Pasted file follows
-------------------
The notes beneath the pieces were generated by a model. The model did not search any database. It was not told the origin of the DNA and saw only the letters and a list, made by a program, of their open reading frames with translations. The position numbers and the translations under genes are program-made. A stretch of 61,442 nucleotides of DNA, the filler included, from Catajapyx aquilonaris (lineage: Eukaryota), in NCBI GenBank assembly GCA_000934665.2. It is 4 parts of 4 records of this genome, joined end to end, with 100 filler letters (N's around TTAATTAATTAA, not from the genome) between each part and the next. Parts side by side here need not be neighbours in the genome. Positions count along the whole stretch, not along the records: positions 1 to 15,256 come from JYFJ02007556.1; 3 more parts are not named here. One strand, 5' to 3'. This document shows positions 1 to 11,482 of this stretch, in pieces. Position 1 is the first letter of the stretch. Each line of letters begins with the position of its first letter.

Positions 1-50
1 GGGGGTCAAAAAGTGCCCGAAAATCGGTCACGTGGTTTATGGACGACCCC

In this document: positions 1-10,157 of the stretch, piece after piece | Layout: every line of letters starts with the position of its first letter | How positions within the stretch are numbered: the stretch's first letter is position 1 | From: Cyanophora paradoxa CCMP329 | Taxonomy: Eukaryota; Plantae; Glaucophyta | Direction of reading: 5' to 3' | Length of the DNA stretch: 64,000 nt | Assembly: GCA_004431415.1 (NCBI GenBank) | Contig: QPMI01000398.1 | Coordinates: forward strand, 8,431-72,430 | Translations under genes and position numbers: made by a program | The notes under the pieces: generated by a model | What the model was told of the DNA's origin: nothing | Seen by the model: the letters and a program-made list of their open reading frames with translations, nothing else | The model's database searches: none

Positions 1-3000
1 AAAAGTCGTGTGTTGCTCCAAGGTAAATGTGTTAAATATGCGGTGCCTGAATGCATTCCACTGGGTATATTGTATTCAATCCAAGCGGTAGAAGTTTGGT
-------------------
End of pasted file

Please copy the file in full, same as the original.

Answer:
The notes beneath the pieces were generated by a model. The model did not search any database. It was not told the origin of the DNA and saw only the letters and a list, made by a program, of their open reading frames with translations. The position numbers and the translations under genes are program-made. A stretch of 61,442 nucleotides of DNA, the filler included, from Catajapyx aquilonaris (lineage: Eukaryota), in NCBI GenBank assembly GCA_000934665.2. It is 4 parts of 4 records of this genome, joined end to end, with 100 filler letters (N's around TTAATTAATTAA, not from the genome) between each part and the next. Parts side by side here need not be neighbours in the genome. Positions count along the whole stretch, not along the records: positions 1 to 15,256 come from JYFJ02007556.1; 3 more parts are not named here. One strand, 5' to 3'. This document shows positions 1 to 11,482 of this stretch, in pieces. Position 1 is the first letter of the stretch. Each line of letters begins with the position of its first letter.

Positions 1-50
1 GGGGGTCAAAAAGTGCCCGAAAATCGGTCACGTGGTTTATGGACGACCCC

In this document: positions 1-10,157 of the stretch, piece after piece | Layout: every line of letters starts with the position of its first letter | How positions within the stretch are numbered: the stretch's first letter is position 1 | From: Cyanophora paradoxa CCMP329 | Taxonomy: Eukaryota; Plantae; Glaucophyta | Direction of reading: 5' to 3' | Length of the DNA stretch: 64,000 nt | Assembly: GCA_004431415.1 (NCBI GenBank) | Contig: QPMI01000398.1 | Coordinates: forward strand, 8,431-72,430 | Translations under genes and position numbers: made by a program | The notes under the pieces: generated by a model | What the model was told of the DNA's origin: nothing | Seen by the model: the letters and a program-made list of their open reading frames with translations, nothing else | The model's database searches: none

Positions 1-3000
1 AAAAGTCGTGTGTTGCTCCAAGGTAAATGTGTTAAATATGCGGTGCCTGAATGCATTCCACTGGGTATATTGTATTCAATCCAAGCGGTAGAAGTTTGGT